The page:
In MillWheel, the
users specify a directed computation graph that describe what they would like
to do, and write application code that runs on each individual node in the
graph. The system takes care of managing the flow of data within the graph,
persisting the state of the computation, and handling any failures that occur,
relieving the users from that burden.
MillWheel exposes an
API for record processing, that handles each record in an idempotent fashion,
with an exactly once delivery semantics. The system checkpoints progress with a
fine granularity, removing the need to buffer data between external senders.
The authors describe
the system using the Zeitgeist product at Google as an example, where it is
used to figure out the breakout search queries for a given period. The
computation involves bucketing records in one second intervals, and comparing
the expected traffic to a predictive model. If the quantities differ
consistently over a reasonable amount of buckets, the computation concludes
that the query is either spiking or dipping.
The authors list the
principles for designing a stream processing at scale:
Data availability: The data
should be available soon after it is published
Persistency: Persistent state
abstractions should be available to user code
Out-of-order processing: Out
of order data should be handled gracefully
Watermarks: to handle late
Latency: Reasonable latency
as the system scales
Delivery semantics: Exactly
once delivery semantics
inputs and outputs as tuples consisting of a key, value, and a timestamp. The
key provides filters for the computation, the value is a byte array that
contains the payload, and the timestamp is an arbitrary value assigned by the
user, but usually tracks the wall clock time when the event has occurred.
MillWheel guarantees an idempotent processing of the tuples as long as the
users adhere to the MillWheel API and state persistence mechanisms. When
failures occur, MillWheel handles the restarts and retries for the user. To
guarantee delivery, MillWheel checkpoints records atomically.
some key concepts for its users. Core to MillWheel is the concept of a
computation, which encompasses the application logic containing arbitrary user
code. MillWheel delivers records to these computations idempotently, and if the
user is contacting external systems, it is up to them to ensure that the
effects of their code on such systems is also idempotent.
Next are keys, and
key extraction functions. The user specifies a key extraction function, which
associates a key with the record being processed. In the Zeitgeist example, the
key could be a search query, or a cookie fingerprint to detect spam or bot traffic.
Next are streams,
which provide the delivery mechanism between different computations. The
computation subscribes to zero or more input streams, and publishes one or more
output streams. The streams have associated names, and don't have any
restrictions on the numbers of subscribers and publishers.
Next is the
persistent state, which is an opaque byte string managed on a per-key basis.
MillWheel persists the state in a highly available and replicated data store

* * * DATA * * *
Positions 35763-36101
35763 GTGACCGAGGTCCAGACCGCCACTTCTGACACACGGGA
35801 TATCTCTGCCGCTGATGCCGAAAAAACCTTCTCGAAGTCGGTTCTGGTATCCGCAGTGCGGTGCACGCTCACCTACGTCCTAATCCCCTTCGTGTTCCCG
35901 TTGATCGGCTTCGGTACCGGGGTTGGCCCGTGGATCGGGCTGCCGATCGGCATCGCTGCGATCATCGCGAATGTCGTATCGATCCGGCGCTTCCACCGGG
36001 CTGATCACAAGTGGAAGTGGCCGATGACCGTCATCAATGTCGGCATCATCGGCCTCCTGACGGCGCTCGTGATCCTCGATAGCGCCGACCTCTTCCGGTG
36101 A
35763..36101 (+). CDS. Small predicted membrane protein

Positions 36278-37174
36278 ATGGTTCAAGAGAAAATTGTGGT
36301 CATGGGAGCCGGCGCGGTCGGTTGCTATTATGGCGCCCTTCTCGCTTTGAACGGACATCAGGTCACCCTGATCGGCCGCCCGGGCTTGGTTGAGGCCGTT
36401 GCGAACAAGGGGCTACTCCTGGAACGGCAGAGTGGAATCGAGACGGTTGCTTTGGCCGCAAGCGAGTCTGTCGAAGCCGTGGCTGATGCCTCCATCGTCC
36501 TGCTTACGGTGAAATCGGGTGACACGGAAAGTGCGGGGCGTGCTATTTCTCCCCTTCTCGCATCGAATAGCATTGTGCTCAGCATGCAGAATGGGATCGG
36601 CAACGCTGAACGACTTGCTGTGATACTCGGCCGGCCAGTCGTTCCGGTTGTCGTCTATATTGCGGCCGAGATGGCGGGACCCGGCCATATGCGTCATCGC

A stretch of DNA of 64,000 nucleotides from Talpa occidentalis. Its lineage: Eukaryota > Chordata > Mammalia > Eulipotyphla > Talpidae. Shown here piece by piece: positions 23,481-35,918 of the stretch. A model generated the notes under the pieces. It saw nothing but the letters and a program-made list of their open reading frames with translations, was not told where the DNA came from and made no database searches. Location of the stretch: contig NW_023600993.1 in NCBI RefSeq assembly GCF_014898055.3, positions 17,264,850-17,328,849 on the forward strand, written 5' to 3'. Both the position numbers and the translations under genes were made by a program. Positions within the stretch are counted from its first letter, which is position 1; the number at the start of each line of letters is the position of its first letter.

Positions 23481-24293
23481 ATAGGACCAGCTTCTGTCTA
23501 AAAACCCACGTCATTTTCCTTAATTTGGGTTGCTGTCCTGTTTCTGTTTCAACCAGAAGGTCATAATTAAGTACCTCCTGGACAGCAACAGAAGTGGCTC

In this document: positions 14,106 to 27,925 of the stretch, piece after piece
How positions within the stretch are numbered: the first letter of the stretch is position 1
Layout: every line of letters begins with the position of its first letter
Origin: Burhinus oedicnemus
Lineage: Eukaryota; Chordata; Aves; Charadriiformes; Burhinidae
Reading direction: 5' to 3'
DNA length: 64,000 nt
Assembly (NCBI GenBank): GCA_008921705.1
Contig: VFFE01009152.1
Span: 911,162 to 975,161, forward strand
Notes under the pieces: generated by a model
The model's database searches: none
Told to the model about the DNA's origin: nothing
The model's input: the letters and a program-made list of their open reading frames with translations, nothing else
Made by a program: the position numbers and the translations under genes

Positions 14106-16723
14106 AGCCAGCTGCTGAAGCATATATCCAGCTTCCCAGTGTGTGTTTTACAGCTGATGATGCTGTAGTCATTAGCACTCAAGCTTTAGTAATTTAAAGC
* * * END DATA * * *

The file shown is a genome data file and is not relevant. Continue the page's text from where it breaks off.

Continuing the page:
such as BigTable or spanner. Some examples of the persisted state are counters,
window aggregation data, or data needed for a join.
Next are the water
marks which are used to handle late arriving data. MillWheel computes the
watermark for a computation through the formula:
min(oldest work of
A, low watermark of C : C outputs to A)
expect a small rate of late records beyond the low watermark, and it is up to
the system to handle these. For example Zeitgeist drops such data (typically
around 0.001% of records).
Next are timers,
which are per key hooks triggered either at a specific wall clock time, or a
To guarantee exactly
once delivery, MillWheel generates a unique ID for every record. Before
processing the record, it checks against deduplication data, and discards the
record if it is a duplicate. Then it runs the user code for the input record,
and commits the pending changes to the backing store. It then acknowledges the
senders and sends the results to the downstream consumers. To make the deduping
fast, MillWheel uses a bloom filter for the matches. If the record ID is not in
the filter, MillWheel reads the backing store to determine if the record is a
duplicate or not. MillWheel garbage collects the IDs for past deliveries after
it can guarantee that all internal senders have finished retrying.
The authors evaluate
MillWheel on a multitude of dimensions, including output latency, watermark
lag, and scale. They share some of the results of testing the system when
deployed to a varying number of CPUs. When testing on 200 CPUs, the median
record delay is 3.6 milliseconds and the 95th percentile latency is 30
milliseconds. After enabling exactly once delivery and strong productions, the
median latency jumps to 33.7 milliseconds and the 95th percentile latency to
93.8 milliseconds. For tests ranging from 20 CPUs to 2000 CPUs, the median
latency stayed roughly constant regardless of the system size, and the 99th
percentile latency was on the order of magnitude of 100 milliseconds.
The authors list
some of the internal consumers at Google for MillWheel, including billing
pipelines that depend on its exactly once guarantees, ads systems that rely on
the low latency updates for customer facing dashboards, Zeitgeist and
anomaly-detection services, and image processing for Google Street View.
The authors end with
comparing the system to others such as S4 and Sonora--which don't address
exactly once processing, and Storm which recently added that support with